The CNB comments on the December 2020 inflation figures
According to figures released today, the price level increased by 2.3% year on year in December 2020. Inflation thus decreased further compared to November, while remaining in the upper half of the tolerance band around the CNB’s 2% target. Consumer prices adjusted for the first-round effects of changes to indirect taxes also rose by 2.3% year on year in December. The average inﬂation rate for 2020 as a whole was 3.2%.
The December annual consumer price inflation figure was 0.7 percentage point lower than the CNB’s autumn forecast. This deviation was due predominantly to food prices, whose growth declined more markedly than forecasted, despite renewed growth in world prices of agricultural commodities. To a lesser extent, the negative deviation from the forecast was due to core inflation, which declined slightly by comparison with November. Administered prices also grew slightly more slowly than forecasted. As expected, their growth slowed in Q4 due to electricity prices. The continued annual decline in fuel prices was broadly in line with the forecast, and the assumption regarding the first-round effects of changes to indirect taxes materialised fully.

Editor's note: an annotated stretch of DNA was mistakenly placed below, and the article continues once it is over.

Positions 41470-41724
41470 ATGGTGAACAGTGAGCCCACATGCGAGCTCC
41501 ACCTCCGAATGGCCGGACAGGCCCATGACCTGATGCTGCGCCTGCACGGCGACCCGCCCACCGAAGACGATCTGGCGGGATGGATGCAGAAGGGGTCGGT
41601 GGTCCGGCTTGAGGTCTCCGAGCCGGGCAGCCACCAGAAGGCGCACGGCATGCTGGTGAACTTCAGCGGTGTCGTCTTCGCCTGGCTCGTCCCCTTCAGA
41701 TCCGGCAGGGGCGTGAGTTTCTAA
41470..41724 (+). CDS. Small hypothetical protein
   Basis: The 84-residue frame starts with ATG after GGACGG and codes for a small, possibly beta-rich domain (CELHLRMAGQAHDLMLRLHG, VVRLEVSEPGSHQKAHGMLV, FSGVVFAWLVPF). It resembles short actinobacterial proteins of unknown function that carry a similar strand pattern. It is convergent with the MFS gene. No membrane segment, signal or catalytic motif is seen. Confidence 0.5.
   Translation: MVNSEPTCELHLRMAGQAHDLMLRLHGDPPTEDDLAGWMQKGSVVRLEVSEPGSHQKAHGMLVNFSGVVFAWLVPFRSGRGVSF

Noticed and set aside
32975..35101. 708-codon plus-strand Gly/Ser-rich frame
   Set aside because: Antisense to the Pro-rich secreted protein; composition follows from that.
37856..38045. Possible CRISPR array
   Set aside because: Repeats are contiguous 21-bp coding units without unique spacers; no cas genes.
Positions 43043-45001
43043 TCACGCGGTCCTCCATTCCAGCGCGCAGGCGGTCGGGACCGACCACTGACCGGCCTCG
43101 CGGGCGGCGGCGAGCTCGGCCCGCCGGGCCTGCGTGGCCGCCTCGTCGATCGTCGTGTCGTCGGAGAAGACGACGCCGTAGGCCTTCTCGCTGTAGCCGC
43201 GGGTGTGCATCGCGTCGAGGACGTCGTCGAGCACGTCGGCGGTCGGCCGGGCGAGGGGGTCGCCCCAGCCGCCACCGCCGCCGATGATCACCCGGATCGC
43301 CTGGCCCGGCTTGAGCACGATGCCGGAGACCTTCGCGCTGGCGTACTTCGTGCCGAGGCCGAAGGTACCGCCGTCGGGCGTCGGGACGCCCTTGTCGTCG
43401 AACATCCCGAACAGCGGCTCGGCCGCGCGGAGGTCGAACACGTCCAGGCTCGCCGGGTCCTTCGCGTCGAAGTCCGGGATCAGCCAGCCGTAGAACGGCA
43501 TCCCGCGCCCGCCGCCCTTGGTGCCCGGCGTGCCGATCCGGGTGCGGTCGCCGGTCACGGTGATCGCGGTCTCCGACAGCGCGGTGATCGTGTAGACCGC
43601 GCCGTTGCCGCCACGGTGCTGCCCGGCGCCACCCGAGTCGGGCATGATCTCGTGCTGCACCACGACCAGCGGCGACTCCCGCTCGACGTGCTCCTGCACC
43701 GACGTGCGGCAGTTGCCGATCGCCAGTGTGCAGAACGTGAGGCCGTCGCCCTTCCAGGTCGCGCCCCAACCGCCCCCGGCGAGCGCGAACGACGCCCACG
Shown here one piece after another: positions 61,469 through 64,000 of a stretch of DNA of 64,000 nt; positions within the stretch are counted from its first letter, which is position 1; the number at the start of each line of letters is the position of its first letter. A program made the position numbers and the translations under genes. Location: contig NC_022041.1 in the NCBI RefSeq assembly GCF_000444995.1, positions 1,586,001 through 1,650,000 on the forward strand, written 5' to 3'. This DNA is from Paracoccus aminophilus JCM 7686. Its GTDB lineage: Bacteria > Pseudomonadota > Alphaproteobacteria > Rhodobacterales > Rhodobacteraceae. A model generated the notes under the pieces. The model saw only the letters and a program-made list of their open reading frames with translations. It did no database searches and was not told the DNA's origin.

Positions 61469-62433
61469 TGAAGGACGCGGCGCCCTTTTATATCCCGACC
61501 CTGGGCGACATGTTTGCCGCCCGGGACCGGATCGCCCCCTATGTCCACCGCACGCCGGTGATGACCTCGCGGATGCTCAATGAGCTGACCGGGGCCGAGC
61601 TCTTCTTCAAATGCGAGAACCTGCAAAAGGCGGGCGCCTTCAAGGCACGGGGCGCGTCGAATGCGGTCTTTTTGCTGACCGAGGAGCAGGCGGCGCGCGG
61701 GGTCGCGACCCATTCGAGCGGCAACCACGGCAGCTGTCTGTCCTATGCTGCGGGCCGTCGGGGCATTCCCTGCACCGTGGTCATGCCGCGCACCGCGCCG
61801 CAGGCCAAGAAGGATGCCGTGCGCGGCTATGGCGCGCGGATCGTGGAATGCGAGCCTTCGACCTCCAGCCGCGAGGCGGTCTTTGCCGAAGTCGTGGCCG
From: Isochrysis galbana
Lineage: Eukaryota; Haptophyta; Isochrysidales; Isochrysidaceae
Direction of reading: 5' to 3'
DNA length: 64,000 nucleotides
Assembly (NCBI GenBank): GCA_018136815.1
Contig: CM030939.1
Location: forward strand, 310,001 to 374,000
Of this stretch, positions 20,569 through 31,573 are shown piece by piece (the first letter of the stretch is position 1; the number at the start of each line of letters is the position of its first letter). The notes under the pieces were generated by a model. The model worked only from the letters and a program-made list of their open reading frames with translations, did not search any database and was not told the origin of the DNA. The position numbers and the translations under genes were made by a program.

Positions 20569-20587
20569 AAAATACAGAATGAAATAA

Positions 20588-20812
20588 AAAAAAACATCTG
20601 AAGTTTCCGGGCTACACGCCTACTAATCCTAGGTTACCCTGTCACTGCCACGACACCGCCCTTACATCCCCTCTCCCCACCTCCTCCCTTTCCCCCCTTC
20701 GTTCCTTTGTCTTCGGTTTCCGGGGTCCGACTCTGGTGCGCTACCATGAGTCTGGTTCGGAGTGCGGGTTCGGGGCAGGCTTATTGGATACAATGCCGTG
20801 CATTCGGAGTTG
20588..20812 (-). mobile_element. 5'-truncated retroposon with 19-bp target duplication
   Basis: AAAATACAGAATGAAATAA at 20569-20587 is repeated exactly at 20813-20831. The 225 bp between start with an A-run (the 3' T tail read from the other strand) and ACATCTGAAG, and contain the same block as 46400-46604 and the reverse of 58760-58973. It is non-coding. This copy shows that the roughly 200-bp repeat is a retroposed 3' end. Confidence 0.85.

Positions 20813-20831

The CNB’s autumn forecast had expected inflation to decrease into the upper half of the tolerance band in late 2020, partly on account of the anti-inflationary demand effects of the second wave of the coronavirus pandemic amid subdued external and especially domestic economic activity. However, the decline in inflation observed in November and especially in December 2020 was more pronounced, due largely to a more marked slowdown in food price inflation. According to the current forecast, cost-push inflation pressures will remain elevated for some time. A cooling labour market and slower wage growth will dampen growth in domestic costs, but this will be temporarily offset by the previous sharp depreciation of the koruna linked with the onset of the second wave of the COVID-19 pandemic. Inflation will keep falling this year, initially due to the fade-out of the high growth in market prices seen in early 2020 and subsequently also to a moderation of total cost growth. It will also reflect renewed appreciation of the koruna. Core inflation and food price inflation will both slow compared to last year. Lower growth in electricity prices and a decline in gas prices will be reflected in a continued decrease in administered price inflation. By contrast, the fall in fuel prices will dissipate. Inflation will be close to the CNB´s 2% target over the monetary policy horizon, i.e. in late 2021 and early 2022.
Petr Král, Executive Director, Monetary Department